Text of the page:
There are innumerable tourist destinations to visit in Kyoto – if you’re only there for a few days it’s almost impossible to whittle the list down to an achievable total. However, one thing that should be included on everybody’s list is Kinkaku-ji, the Golden Pavilion. This beautiful structure is one of the most stunning things you’ll see in Japan, and its design is entirely unique when compared to other works of the same period. A trip to Kyoto without seeing Kinkaku would be a sore mistake.
The Golden Pavilion is a Buddhist hall that houses relics of Buddha. The Rokuon-ji Temple (now sometimes known as the Kinkaku-ji Temple or the Temple of the Golden Pavilion) is a Zen Buddhist temple, and the pavilion is an integral part of it.
At first, on the grounds was a villa that was bought during the Muromachi period by the third shogun Ashikaga Yoshimitsu. In 1397, he built his own villa and called it Kitayama-den. The gardens and the buildings in the grounds were built around the Golden Pavilion, which is supposed to represent the Pure Land of Buddha on earth. Many members of the nobility were entertained there. After the death of Yoshimitsu the villa was turned into a temple and given the name Rokuon-ji. In 1994, Rokuon-ji was first registered as a World Cultural Heritage Site.
During the Onin War, all other buildings within the grounds were burned down. However, a similar fate befell the pavilion in 1950 when a 22-year-old novice monk burnt it to the ground and attempted suicide, which he survived. He was sentenced to several years in prison but released on grounds of mental illness and died five years later from TB – during the same year in which the temple was rebuilt. Yukio Mishima’s 1956 book ‘The Temple of the Golden Pavilion’ fictionalizes these events.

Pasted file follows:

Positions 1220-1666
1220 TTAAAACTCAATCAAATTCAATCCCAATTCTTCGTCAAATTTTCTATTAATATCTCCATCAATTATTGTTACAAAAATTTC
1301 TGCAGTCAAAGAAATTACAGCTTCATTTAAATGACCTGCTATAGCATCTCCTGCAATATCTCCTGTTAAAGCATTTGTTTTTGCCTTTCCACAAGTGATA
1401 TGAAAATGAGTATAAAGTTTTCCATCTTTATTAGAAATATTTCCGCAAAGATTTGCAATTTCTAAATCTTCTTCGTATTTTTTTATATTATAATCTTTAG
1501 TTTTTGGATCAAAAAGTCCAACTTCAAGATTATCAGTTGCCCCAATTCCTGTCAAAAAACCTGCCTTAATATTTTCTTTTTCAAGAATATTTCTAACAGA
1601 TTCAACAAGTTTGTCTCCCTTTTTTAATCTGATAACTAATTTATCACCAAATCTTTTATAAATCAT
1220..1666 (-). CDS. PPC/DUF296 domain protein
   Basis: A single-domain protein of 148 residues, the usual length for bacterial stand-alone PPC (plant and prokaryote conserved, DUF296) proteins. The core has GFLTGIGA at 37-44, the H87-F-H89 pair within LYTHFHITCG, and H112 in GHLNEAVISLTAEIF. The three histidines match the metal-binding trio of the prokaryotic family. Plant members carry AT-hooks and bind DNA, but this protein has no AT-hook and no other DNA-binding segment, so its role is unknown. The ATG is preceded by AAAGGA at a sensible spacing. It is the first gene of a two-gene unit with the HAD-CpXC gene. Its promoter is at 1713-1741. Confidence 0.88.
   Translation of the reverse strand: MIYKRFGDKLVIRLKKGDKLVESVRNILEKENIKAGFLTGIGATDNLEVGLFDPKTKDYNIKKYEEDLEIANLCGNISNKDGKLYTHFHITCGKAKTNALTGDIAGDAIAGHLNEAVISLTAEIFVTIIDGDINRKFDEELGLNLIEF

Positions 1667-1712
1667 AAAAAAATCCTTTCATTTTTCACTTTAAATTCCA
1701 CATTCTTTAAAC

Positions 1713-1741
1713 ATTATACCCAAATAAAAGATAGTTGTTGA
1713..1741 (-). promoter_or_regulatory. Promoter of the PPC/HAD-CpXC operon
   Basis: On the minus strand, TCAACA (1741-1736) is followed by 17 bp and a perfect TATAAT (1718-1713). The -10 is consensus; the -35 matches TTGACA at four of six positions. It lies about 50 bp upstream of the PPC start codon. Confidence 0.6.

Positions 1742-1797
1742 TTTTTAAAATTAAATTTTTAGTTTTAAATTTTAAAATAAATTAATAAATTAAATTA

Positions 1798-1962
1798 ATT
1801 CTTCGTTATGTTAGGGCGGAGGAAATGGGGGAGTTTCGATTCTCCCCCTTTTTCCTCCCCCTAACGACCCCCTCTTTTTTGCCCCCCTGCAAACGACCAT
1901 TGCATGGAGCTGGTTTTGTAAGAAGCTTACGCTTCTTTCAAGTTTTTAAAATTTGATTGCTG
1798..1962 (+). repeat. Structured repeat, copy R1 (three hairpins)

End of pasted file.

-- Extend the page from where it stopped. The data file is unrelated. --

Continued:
As the name suggests, the Golden Pavilion is a lustrous, shimmering gold color. The top two levels of Kinkaku are coated in gold foil which glints and sparkles in good weather. The shingled roof is topped with a glistening golden phoenix. Each of the three levels are built in a different style. On the top floor, it is built in the Chinese senshu-butsuden style, which is very in-keeping with the Muromachi period, a time in which trade between China and Japan was flourishing. The middle floor is in the warrior aristocracy style known as buke, and the bottom floor is done in the shinden style typical of an imperial aristocracy.
As well as basking in the beauty of the Golden Pavilion, the gardens of the grounds are designed for taking a relaxing stroll, so walk around and enjoy the manicured surroundings. The pond which surrounds the pavilion is particularly striking, as are the decorative rocks that were donated by provincial lords of the Muromachi period.
With bustling tourist attractions such as Kinkaku-ji where there are crowds of people visiting it every day of the year, you may shy away from visiting at the thought of all those people and the impossibility of getting a good photo of it. However, due to the thoughtful layout of the grounds it is relatively easy to take nice photographs of the structure, despite the crowds. At the time of my visit there were hundreds of other people swarming around, yet I managed to take many beautiful photographs of the pavilion, so don’t be put off.
Kinkaku-ji is open from 9 am – 5 pm and tickets cost 400 yen for adults and 300 yen for children. The beauty of this spot is unrivaled, and if you want to have a preview before you visit, check out the live camera stream on the kinkaku-ji website below before you go.